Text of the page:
let rec SumReaderF (dr:IDataReader, func, accum) =
match dr.Read() with
true -> SumReaderF(dr, func, accum + func(dr)) // pass reader and func
// on to next call, and also apply func to element and add to accumulator
|false -> accum

// create a function that takes an IDataReader and returns an int
let myAdd(element:IDataReader) = element.GetInt32(1)

// apply the function to each element in the reader
SumReaderF(rdr, myAdd, 0)```

Now that's better already, but we can still do better. For one, the user now has to enter a starting zero for `accum `for this to work, and it only adds up the calls to the elements, no way to for instance multiply or average. The code below fixes those two issues and is as far as we will go today. It uses an inner function to handle the recursion and accumulator, so the user only has the pass the reader and the functions. There are two functions passed to it: one function that is applied to the current element of the `IDataReader `to extract a value, and a second aggregate function that is applied to the result of the element function and the accumulator.

```let ApplyFuncToReader (dr:IDataReader, func, agg) =
let rec ApplyInternal (accum) = 	// create inner function to handle
//the recursion and accumulator.
// No need to pass everything for each call,
// just the accumulator will do
match dr.Read() with
true -> ApplyInternal(agg(accum, func(dr))) // apply func to element
// and agg to func
|false ->
dr.Close()  // be nice, close the reader
accum       // and return the result
ApplyInternal 0 	// and execute that inner function passing 0
// as starting value for accumulator```

## Using the Code

Here's an example of how to call the code above:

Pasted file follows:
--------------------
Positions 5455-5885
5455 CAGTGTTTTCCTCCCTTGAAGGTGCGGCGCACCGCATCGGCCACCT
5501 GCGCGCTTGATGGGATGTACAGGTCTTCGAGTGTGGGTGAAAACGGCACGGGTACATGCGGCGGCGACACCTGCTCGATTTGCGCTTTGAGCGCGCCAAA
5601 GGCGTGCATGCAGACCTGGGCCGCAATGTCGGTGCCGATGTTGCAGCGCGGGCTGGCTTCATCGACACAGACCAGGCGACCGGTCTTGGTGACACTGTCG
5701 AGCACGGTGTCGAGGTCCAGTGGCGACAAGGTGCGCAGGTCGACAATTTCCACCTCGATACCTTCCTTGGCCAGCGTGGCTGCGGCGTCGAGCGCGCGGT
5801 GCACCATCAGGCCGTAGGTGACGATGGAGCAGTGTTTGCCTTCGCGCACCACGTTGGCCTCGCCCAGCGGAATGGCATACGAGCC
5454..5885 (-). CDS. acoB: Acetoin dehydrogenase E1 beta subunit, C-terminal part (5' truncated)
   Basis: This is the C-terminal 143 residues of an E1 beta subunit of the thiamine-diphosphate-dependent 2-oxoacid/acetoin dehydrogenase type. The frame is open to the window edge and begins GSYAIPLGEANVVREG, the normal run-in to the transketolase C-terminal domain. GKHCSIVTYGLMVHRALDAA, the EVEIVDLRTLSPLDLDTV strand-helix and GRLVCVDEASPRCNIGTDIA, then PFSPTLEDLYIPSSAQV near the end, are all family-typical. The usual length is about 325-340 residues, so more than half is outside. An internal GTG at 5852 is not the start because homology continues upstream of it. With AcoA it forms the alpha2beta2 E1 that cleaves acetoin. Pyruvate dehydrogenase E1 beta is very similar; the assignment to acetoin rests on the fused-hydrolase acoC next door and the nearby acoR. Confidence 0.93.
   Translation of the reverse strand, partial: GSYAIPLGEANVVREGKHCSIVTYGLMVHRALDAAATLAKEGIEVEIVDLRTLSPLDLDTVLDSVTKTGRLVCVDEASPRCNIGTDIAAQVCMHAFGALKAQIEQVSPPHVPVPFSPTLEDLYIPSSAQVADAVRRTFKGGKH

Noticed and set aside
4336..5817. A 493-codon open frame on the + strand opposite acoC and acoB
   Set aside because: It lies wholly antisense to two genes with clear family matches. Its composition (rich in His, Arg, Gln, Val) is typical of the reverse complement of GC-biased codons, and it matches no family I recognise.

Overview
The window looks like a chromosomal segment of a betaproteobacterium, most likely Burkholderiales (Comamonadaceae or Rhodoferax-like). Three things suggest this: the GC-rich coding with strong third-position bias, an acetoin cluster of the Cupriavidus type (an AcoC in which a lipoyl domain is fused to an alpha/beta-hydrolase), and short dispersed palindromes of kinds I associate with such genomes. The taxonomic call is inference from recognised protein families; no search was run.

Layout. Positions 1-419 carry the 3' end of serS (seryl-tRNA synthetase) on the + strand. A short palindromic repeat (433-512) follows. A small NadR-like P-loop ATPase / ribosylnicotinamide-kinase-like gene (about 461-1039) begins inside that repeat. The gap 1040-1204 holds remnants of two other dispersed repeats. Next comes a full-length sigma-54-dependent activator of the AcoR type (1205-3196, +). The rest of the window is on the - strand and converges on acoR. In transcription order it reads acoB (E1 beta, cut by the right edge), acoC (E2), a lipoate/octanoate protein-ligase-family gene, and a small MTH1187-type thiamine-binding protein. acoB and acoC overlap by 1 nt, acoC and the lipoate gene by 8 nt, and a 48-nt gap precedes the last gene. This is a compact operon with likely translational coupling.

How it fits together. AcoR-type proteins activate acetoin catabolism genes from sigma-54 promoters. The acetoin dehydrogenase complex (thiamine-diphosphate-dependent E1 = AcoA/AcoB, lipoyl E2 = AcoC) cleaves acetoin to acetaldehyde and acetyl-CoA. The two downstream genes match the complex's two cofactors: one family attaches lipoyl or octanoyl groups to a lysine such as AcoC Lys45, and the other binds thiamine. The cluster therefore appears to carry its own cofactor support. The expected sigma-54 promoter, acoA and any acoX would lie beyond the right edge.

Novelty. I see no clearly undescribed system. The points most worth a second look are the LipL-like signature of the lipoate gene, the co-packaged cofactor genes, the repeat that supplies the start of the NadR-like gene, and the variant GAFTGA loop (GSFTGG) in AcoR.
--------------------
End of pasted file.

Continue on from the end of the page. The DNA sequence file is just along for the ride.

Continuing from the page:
```// create a function to apply to each element
let myElementFunction(element:IDataReader) = element.GetInt32(1)

// create an aggregate function to apply between each call to elements
let myAggregate(x, y) = x + y

// create a SqlDataReader (NewReader is a helper function
// I wrote that returns an open SqlDataReader)
let rdr = NewReader()

// and pass all three to ApplyFuncToReader
ApplyFuncToReader (rdr, myElementFunction, myAggregate)```

First we create 2 functions, one to be applied to every element in the `IDataReader `to extract a value and a second that aggregates the calls to the first function. Here we just add them up, but we could also multiply them or do something more complicated. We don't have to change the implementation of `ApplyFuncToReader `itself to change its behaviour.

## Points of Interest

The code above will work fine in most situations encountered in daily work, especially when using F# interactive. When used in multithreaded code, it's not exactly the same as using a `List `because someone else could be fiddling with your `Reader `making your results unreliable. Although the `resultset `is protected by the SQL transaction of your choice, the `Reader `itself could be advanced to a next element outside of your control. These things can be easily avoided obviously but it is important to understand that you are not protected by immutability like you would be with a `List`.

I went for an `IDataReader `here because databases is typically where my data lives. The same technique can of course be applied to a `FileReader `or `StreamReader `when your data is stored in a file on disk, or comes to you from the cloud in a stream. You no longer need to buffer it all into memory before you can work on it and that's a big plus for large datavolumes. I hope this helps you as it helps me. If it does, please drop me a line or rate my article.

## History

• 21-07-2010: Version 1.0
• 07-10-2011: Updated article

## License

This article, along with any associated source code and files, is licensed under The Code Project Open License (CPOL)

## About the Author

 Leaseplan Corporation Netherlands
Gert-Jan is a Senior Quantitative Risk Manager at Leaseplan Corporation. In that job he doesn't get to code much he does these little projects to keep his skills up and feed the inner geek.

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 Very Nice Alois Kraus21-Jul-10 9:58 Alois Kraus 21-Jul-10 9:58